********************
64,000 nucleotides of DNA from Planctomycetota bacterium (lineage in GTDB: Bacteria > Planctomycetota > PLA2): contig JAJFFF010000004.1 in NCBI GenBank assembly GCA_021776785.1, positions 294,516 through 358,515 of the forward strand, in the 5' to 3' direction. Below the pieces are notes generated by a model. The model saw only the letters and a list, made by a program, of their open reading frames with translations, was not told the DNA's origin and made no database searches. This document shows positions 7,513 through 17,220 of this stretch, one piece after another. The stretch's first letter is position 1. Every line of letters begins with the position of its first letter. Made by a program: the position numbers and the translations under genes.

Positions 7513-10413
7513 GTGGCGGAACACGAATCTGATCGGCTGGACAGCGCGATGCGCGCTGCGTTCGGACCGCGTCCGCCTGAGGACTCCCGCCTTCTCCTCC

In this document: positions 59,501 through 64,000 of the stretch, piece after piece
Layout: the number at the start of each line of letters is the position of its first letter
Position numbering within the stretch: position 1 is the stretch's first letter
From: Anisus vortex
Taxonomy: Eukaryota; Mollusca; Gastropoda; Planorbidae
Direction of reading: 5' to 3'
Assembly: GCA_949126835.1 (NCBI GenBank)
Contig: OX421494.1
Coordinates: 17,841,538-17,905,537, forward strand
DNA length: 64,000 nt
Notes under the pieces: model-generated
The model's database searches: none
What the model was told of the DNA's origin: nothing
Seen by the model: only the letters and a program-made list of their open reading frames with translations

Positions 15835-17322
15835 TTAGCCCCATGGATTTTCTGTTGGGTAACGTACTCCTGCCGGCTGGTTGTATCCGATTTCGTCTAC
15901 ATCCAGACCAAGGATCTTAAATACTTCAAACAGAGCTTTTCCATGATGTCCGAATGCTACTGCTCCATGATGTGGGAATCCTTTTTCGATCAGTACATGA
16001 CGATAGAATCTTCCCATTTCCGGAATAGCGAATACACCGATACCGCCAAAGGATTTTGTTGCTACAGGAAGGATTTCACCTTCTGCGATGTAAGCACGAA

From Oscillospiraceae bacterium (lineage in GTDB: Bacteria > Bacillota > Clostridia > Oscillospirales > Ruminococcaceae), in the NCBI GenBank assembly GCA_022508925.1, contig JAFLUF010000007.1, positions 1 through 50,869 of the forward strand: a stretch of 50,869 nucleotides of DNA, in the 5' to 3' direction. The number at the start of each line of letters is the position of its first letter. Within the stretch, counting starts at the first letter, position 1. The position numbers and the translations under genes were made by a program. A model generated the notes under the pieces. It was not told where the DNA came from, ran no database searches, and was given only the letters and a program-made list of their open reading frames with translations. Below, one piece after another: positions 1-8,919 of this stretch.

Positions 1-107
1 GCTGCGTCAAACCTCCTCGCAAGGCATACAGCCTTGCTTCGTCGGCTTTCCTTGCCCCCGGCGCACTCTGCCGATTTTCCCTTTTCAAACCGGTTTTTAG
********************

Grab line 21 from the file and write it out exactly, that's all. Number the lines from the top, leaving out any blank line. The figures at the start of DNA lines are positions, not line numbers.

16001 CGATAGAATCTTCCCATTTCCGGAATAGCGAATACACCGATACCGCCAAAGGATTTTGTTGCTACAGGAAGGATTTCACCTTCTGCGATGTAAGCACGAA